Neuromuscular Function during Stair Descent in Meniscectomized Patients and Controls

THORLUND, JONAS BLOCH; ROOS, EWA M.; AAGAARD, PER

Medicine & Science in Sports & Exercise:
doi: 10.1249/MSS.0b013e3182074de9
Applied Sciences
Abstract

Purpose: The aim of this study was to identify differences in knee range of motion (ROM), movement speed, ground reaction forces (GRF) profile, neuromuscular activity, and muscle coactivation during the transition between stair descent and level walking in meniscectomized patients at high risk of knee osteoarthritis (OA) compared with the nonoperated leg and with healthy controls.

Methods: A total of 22 meniscectomized patients (15 men and 7 women (mean ± SD), 45.4 ± 5.1 yr, 174.3 ± 7.1 cm, 77.3 ± 15.4 kg) and 26 healthy controls (16 men and 10 women, 45.6 ± 6.1 yr, 174.9 ± 8.1 cm, 78.6 ± 16.8 kg) were tested using synchronous force plate, goniometer, and EMG recording (vastus lateralis (VL), vastus medialis (VM), biceps femoris (BF), semitendinosus (ST)) during the transition step between stair descent and level walking. Pain was assessed using the Knee Injury and Osteoarthritis Outcome Score.

Results: Patients reported more pain than controls (P ≤ 0.001), but no differences were observed between patients and controls in any variables including knee ROM during stance (operated leg = 42.9°, nonoperated leg = 44.3°, controls = 43.4°, respectively, P = 0.42). A shorter stance phase (Tstance; 657 vs 679 ms) was observed for the meniscectomized leg versus the nonoperated leg in patients along with reduced overall medial versus lateral thigh muscle activity in the meniscectomized leg during the weight acceptance phase (P ≤ 0.05) and at peak GRF (P ≤ 0.01).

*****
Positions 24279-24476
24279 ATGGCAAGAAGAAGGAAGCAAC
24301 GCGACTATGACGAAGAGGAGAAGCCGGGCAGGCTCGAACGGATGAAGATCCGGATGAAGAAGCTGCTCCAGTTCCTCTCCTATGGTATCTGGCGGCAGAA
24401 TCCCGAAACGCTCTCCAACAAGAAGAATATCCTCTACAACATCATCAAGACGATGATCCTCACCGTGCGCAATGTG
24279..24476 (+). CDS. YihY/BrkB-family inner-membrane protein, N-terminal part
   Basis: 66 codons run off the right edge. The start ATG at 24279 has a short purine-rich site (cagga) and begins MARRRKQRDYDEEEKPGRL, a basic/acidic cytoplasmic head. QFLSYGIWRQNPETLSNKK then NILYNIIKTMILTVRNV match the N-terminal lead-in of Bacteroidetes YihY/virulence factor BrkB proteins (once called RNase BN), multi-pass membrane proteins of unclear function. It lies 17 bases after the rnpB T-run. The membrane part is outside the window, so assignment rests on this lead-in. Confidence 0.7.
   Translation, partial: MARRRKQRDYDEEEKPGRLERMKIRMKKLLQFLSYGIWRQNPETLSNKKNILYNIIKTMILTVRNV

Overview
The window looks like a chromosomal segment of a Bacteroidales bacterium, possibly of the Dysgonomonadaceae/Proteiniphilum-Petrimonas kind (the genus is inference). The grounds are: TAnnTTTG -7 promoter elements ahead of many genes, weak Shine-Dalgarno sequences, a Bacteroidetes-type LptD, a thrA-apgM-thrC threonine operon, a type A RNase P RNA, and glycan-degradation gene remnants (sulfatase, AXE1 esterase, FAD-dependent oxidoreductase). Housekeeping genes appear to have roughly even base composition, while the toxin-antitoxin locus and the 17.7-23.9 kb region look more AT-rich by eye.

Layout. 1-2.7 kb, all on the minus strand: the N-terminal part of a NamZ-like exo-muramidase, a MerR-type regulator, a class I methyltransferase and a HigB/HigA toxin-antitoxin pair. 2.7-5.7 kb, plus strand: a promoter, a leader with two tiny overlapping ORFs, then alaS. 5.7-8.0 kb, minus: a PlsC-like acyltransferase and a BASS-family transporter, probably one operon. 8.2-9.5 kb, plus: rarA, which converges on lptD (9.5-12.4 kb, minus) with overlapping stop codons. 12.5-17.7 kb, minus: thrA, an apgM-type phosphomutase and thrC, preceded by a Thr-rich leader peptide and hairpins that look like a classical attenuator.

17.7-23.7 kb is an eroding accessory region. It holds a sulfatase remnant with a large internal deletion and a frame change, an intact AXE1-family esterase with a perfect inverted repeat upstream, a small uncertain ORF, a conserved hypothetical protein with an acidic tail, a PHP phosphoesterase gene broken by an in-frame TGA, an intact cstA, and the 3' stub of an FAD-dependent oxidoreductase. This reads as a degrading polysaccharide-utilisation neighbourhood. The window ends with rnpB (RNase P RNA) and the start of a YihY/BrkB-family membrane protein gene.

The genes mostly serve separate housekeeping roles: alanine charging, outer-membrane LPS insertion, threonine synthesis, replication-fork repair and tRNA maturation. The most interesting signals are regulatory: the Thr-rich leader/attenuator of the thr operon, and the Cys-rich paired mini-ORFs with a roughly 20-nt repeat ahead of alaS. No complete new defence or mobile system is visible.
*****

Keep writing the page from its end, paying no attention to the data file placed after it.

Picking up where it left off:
Conclusions: Patients and controls did not differ in any of the examined variables. However, kinematic differences were observed in the meniscectomized leg compared with the nonoperated leg along with attenuated medial leg muscle activity in the meniscectomized leg. The present findings support the hypothesis that meniscectomized individuals demonstrate early modulations in kinematics and neuromuscular activity that may represent an initial phase in the development of knee OA.

Author Information

Institute of Sports Science and Clinical Biomechanics, University of Southern Denmark, Odense, DENMARK

Address for correspondence: Jonas Bloch Thorlund, M.Sc., Institute of Sports Science and Clinical Biomechanics, University of Southern Denmark, Campusvej 55, 5230 Odense M, Denmark; E-mail: jthorlund@health.sdu.dk.

Submitted for publication April 2010.

Accepted for publication November 2010.

© 2011 American College of Sports Medicine